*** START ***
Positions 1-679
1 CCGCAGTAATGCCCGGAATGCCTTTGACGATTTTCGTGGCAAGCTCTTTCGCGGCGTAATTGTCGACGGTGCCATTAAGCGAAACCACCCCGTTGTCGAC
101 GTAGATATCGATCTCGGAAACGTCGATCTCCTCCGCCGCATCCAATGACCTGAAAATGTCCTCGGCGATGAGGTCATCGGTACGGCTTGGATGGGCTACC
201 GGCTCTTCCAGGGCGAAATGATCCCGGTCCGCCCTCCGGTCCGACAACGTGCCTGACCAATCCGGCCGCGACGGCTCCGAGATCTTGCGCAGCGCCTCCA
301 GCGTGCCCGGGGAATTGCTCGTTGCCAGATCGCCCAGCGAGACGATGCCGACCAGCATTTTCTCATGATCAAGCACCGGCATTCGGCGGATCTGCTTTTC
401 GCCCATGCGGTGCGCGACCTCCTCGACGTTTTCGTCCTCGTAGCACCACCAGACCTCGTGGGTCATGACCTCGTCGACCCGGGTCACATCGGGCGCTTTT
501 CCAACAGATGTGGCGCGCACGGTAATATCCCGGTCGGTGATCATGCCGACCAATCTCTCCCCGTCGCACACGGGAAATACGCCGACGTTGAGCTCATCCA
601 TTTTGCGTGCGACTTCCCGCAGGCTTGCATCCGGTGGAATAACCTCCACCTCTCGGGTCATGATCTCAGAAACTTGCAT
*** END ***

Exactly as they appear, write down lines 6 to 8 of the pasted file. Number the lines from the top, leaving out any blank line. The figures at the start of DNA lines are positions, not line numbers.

401 GCCCATGCGGTGCGCGACCTCCTCGACGTTTTCGTCCTCGTAGCACCACCAGACCTCGTGGGTCATGACCTCGTCGACCCGGGTCACATCGGGCGCTTTT
501 CCAACAGATGTGGCGCGCACGGTAATATCCCGGTCGGTGATCATGCCGACCAATCTCTCCCCGTCGCACACGGGAAATACGCCGACGTTGAGCTCATCCA
601 TTTTGCGTGCGACTTCCCGCAGGCTTGCATCCGGTGGAATAACCTCCACCTCTCGGGTCATGATCTCAGAAACTTGCAT